It can probably be argued pretty easily that the best of all possible groups are Lie groups. After all, what more can one wish for than to be able to do full-fledged (local) analysis on a group, and then to get a natural association to an algebra, the corresponding Lie algebra, which is a marvel in its own right.

Along the lines of “What came first, the chicken or the egg?,” we might ask which is more fundamental, the Lie group or the Lie algebra? It really does depend on your point of view: in the study of differentiable manifolds (very natural objects, no?) the Lie algebra of derivations comes first, and that’s where my sympathies lie, I guess (and that’s no lie, and not a Lie either: let’s get that pun out of the way immediately). On the other hand, Sophus Lie himself looked at what are now called analytic groups first, I think, so history comes down on that side. In any case, Lie group structure is certainly a consummation devoutly to be wished, to quote Shakespeare (*Hamlet*, Act III, Scene I). But it ain’t necessarily so, to rebut with the Gershwin Brothers (*Porgy and Bess*, Act 2, Scene 2): many times throughout mathematics, we miss out on getting Lie structure, and have to settle for less. Often it’s not all that bad a deal, however, since we get other flavors of analytic structure on certain well represented groups (and yes, I know, it’s another pretty heinous pun).

So let’s cut to the chase as far as the book under review goes: locally compact groups are wonderful things in themselves, and in and of themselves provide a very fecund interplay between their algebraic and topological qualities. In my own experience I have dealt with LCA (locally compact abelian) groups explicity — for example, I sport the book, *The Structure of Locally Compact Abelian Groups*, by Armacost, on my shelves — and I have dealt with Fourier analysis on locally compact groups a bit (cf. the wonderful book, *Introduction to the Representation Theory of Compact and Locally Compact Groups*, by Alain Robert). In other words, in my experience, it’s been about structure theory and (generalized?) harmonic analysis; in fact, there’s the prominent example, *Fourier Analysis on Groups*, by, yes, Walter Rudin. How does all this stack up against what we have on the table now?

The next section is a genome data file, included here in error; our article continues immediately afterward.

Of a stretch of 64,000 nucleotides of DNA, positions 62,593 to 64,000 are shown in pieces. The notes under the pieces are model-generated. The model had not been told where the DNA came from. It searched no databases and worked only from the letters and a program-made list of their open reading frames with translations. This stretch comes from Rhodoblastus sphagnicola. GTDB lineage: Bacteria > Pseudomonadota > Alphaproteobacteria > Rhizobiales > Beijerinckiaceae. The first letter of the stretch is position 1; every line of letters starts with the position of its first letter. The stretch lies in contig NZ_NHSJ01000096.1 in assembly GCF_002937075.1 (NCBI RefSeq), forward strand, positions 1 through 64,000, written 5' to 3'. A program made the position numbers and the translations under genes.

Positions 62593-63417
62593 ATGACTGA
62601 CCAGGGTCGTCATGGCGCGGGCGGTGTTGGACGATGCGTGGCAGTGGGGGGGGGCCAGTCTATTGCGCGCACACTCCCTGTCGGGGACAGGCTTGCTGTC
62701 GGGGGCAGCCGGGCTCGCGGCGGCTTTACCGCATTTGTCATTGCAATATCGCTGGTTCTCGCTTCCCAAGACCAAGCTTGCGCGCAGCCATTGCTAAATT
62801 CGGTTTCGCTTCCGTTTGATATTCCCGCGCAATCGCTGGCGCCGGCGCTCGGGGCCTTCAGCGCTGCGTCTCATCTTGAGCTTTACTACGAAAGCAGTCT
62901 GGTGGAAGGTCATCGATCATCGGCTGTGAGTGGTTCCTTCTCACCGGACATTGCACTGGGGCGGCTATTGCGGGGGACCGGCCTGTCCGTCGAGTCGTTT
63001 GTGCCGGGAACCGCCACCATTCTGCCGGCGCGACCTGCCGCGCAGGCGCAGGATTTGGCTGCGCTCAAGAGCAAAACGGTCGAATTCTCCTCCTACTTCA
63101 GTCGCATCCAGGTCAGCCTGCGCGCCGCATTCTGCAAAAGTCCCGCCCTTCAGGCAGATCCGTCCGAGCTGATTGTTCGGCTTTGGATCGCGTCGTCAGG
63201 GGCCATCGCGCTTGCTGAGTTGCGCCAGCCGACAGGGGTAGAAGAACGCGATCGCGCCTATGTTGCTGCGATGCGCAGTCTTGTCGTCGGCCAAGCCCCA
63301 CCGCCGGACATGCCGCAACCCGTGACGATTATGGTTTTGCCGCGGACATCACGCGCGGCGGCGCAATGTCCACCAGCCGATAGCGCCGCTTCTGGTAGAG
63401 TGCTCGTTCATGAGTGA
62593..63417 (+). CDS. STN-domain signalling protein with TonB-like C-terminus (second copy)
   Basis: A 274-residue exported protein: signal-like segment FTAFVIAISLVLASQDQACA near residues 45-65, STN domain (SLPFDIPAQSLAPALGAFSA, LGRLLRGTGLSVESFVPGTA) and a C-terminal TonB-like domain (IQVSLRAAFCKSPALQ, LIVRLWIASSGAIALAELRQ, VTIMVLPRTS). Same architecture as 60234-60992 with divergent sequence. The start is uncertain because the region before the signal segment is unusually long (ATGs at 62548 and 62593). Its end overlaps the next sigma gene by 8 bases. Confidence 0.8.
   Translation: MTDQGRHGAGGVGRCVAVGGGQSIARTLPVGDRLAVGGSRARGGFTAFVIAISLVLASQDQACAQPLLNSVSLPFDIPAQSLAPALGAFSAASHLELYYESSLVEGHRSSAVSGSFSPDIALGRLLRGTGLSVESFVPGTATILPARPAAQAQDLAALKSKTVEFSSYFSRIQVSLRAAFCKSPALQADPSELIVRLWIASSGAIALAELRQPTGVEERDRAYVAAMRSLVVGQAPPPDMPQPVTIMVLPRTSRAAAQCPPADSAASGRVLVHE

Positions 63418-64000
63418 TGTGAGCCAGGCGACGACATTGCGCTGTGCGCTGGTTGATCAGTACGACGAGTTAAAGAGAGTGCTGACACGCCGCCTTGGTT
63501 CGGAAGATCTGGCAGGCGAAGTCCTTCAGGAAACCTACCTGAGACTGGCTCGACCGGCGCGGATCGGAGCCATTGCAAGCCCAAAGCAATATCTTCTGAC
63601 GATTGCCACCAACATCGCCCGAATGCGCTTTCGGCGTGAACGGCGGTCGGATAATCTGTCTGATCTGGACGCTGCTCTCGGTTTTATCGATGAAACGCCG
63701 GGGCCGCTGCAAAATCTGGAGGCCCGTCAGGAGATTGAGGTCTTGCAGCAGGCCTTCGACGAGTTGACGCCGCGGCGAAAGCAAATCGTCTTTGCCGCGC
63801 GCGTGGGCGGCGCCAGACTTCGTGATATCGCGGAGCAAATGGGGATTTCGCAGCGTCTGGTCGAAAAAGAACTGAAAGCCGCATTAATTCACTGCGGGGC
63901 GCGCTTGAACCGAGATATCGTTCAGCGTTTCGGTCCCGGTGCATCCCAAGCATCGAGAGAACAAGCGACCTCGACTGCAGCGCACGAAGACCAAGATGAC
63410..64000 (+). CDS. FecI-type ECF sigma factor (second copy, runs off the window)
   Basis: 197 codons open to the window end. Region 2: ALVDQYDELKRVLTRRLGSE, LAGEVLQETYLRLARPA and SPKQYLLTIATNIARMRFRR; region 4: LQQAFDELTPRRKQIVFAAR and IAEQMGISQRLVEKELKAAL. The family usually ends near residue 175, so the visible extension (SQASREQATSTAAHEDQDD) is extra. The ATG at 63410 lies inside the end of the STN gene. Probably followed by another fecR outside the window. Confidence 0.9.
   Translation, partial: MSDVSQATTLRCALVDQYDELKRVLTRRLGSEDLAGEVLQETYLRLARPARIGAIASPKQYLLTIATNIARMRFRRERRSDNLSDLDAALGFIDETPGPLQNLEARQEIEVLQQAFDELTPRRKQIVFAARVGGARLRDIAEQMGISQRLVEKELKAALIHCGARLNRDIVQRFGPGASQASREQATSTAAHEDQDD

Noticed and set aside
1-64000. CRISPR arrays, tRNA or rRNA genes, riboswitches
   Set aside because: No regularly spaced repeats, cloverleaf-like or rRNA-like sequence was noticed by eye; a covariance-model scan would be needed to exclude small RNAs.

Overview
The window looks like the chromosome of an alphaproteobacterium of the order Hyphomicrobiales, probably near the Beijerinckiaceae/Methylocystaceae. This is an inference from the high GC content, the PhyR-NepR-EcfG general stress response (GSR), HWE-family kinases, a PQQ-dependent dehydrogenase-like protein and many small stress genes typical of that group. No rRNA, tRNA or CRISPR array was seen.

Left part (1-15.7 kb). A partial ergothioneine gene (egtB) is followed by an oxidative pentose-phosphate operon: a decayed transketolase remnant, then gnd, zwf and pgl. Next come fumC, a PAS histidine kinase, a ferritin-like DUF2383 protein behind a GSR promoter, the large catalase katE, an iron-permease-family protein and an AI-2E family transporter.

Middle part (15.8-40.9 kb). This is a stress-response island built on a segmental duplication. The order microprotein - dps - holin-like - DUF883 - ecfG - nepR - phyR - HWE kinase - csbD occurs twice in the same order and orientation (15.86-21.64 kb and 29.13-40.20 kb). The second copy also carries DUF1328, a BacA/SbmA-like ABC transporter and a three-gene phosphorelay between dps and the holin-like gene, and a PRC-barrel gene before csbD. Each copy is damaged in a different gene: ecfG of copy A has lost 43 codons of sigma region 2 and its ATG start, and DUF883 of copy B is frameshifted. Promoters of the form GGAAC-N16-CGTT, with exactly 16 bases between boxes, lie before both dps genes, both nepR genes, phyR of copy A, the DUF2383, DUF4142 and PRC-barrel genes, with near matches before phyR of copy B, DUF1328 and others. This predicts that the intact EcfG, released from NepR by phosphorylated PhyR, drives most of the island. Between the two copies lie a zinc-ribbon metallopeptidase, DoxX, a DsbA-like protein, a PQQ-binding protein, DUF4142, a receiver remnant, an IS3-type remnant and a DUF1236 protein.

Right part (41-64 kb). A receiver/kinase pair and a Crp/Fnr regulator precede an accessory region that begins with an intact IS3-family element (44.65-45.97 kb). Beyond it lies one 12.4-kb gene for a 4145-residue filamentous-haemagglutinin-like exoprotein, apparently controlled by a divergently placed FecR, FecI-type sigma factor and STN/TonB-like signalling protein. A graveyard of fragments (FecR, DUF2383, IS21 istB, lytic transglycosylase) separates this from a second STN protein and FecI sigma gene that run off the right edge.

Well, it’s a different dish, really. Cornulier and de la Harpe focus on discrete groups as metric spaces (the first topic in their Introduction, in fact), and state the following: “Whenever a group \(\Gamma\) appears in geometry, which typically means that \(\Gamma\) acts on a metric space of some sort…, the geometry of the space reflects some geometry of the group.” They mention a pretty large number of examples of what they mean here, among which we just mention two: “’Dehn *Gruppenbild*’ (also known as Cayley graphs), used to picture finitely generated groups and their word metrics, in particular knot groups…” and “…the tightly interwoven developments of combinatorial group theory and low dimensional topology, from Dehn to Thurston, and so many others.” And then we read: “From 1980 onwards, … under the guidance of [Mikhail] Gromov, … the group community has been used to consider a group (with appropriate conditions) as a metric space, and to concentrate on large-scale properties of such metric spaces.”